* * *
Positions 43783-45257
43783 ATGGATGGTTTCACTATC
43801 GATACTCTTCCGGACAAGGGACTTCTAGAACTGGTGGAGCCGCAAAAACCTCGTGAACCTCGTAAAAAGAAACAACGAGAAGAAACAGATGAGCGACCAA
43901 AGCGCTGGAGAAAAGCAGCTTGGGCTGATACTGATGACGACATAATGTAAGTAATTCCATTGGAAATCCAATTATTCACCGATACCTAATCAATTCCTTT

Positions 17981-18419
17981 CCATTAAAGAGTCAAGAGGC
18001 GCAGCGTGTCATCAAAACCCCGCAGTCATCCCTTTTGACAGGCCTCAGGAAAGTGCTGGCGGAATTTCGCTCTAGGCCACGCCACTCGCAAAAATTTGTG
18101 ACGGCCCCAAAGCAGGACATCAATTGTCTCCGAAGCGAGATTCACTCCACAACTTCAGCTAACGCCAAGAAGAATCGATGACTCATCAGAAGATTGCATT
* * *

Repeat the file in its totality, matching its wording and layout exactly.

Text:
Positions 43783-45257
43783 ATGGATGGTTTCACTATC
43801 GATACTCTTCCGGACAAGGGACTTCTAGAACTGGTGGAGCCGCAAAAACCTCGTGAACCTCGTAAAAAGAAACAACGAGAAGAAACAGATGAGCGACCAA
43901 AGCGCTGGAGAAAAGCAGCTTGGGCTGATACTGATGACGACATAATGTAAGTAATTCCATTGGAAATCCAATTATTCACCGATACCTAATCAATTCCTTT

Positions 17981-18419
17981 CCATTAAAGAGTCAAGAGGC
18001 GCAGCGTGTCATCAAAACCCCGCAGTCATCCCTTTTGACAGGCCTCAGGAAAGTGCTGGCGGAATTTCGCTCTAGGCCACGCCACTCGCAAAAATTTGTG
18101 ACGGCCCCAAAGCAGGACATCAATTGTCTCCGAAGCGAGATTCACTCCACAACTTCAGCTAACGCCAAGAAGAATCGATGACTCATCAGAAGATTGCATT